Recursive Feature Elimination (RFE) for Feature Selection in Python



Recursive Feature Elimination, or RFE for short, is a popular feature selection algorithm.

RFE is popular because it is easy to configure and use and because it is effective at selecting those features (columns) in a training dataset that are more or most relevant in predicting the target variable.

There are two important configuration options when using RFE: the choice in the number of features to select and the choice of the algorithm used to help choose features. Both of these hyperparameters can be explored, although the performance of the method is not strongly dependent on these hyperparameters being configured well.

In this tutorial, you will discover how to use Recursive Feature Elimination (RFE) for feature selection in Python.

After completing this tutorial, you will know:

  • RFE is an efficient approach for eliminating features from a training dataset for feature selection.
  • How to use RFE for feature selection for classification and regression predictive modeling problems.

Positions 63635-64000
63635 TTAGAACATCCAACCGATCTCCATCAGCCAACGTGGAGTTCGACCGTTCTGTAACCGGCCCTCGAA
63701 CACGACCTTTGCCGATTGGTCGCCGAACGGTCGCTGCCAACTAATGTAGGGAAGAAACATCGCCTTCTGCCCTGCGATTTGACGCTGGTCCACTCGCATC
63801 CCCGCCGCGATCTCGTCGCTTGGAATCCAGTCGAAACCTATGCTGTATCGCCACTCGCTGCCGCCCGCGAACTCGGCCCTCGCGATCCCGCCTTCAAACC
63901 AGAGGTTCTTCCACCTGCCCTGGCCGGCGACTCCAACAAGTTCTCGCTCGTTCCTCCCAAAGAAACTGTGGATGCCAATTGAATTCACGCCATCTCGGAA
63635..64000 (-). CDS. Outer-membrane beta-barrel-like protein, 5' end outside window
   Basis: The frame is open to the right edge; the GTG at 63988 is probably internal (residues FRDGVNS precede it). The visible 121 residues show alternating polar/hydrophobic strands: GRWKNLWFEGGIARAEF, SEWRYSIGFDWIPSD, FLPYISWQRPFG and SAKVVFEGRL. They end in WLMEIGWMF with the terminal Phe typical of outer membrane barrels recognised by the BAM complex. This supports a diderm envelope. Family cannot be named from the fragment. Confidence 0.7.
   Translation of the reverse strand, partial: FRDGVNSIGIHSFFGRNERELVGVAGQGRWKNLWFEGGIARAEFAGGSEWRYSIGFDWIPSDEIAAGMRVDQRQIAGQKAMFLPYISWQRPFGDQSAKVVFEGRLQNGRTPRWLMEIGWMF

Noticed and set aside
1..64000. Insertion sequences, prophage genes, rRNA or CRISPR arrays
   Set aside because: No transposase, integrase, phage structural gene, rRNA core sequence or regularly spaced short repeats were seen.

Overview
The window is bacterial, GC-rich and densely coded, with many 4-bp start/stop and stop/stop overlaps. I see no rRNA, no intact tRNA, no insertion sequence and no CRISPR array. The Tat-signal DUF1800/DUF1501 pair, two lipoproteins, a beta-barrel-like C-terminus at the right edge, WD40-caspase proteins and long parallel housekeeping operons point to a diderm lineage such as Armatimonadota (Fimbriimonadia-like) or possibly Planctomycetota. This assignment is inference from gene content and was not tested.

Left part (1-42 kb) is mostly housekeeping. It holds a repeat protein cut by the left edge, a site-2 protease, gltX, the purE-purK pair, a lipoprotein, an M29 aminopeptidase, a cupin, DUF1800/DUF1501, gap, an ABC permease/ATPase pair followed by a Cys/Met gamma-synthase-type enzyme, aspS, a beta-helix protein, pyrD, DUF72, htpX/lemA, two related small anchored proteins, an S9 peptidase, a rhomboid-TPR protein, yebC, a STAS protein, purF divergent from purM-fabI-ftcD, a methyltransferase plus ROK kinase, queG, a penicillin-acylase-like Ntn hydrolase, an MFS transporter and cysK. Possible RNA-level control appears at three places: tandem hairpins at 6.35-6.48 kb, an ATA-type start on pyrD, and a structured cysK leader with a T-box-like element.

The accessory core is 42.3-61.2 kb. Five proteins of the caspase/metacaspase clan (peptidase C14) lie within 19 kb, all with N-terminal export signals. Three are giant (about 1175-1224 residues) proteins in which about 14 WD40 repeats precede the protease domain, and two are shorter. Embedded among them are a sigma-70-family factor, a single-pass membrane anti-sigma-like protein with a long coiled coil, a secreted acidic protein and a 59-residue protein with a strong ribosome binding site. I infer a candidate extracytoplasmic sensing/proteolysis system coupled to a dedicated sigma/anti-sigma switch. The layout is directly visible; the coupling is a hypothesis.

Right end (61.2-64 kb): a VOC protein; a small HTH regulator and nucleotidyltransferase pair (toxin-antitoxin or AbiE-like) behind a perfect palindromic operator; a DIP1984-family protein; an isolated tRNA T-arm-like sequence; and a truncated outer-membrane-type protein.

• How to explore the number of selected features and wrapped algorithm used by the RFE procedure.

Let’s get started.

Recursive Feature Elimination (RFE) for Feature Selection in Python

Recursive Feature Elimination (RFE) for Feature Selection in Python
Taken by djandywdotcom, some rights reserved.

Tutorial Overview

This tutorial is divided into three parts; they are:

  1. Recursive Feature Elimination
  2. RFE With scikit-learn
    1. RFE for Classification
    2. RFE for Regression
  3. RFE Hyperparameters
    1. Explore Number of Features
    2. Automatically Select the Number of Features
    3. Which Features Were Selected
    4. Explore Base Algorithm

Recursive Feature Elimination

Recursive Feature Elimination, or RFE for short, is a feature selection algorithm.

A machine learning dataset for classification or regression is comprised of rows and columns, like an excel spreadsheet. Rows are often referred to as samples and columns are referred to as features, e.g. features of an observation in a problem domain.

Feature selection refers to techniques that select a subset of the most relevant features (columns) for a dataset. Fewer features can allow machine learning algorithms to run more efficiently (less space or time complexity) and be more effective. Some machine learning algorithms can be misled by irrelevant input features, resulting in worse predictive performance.

For more on feature selection generally, see the tutorial: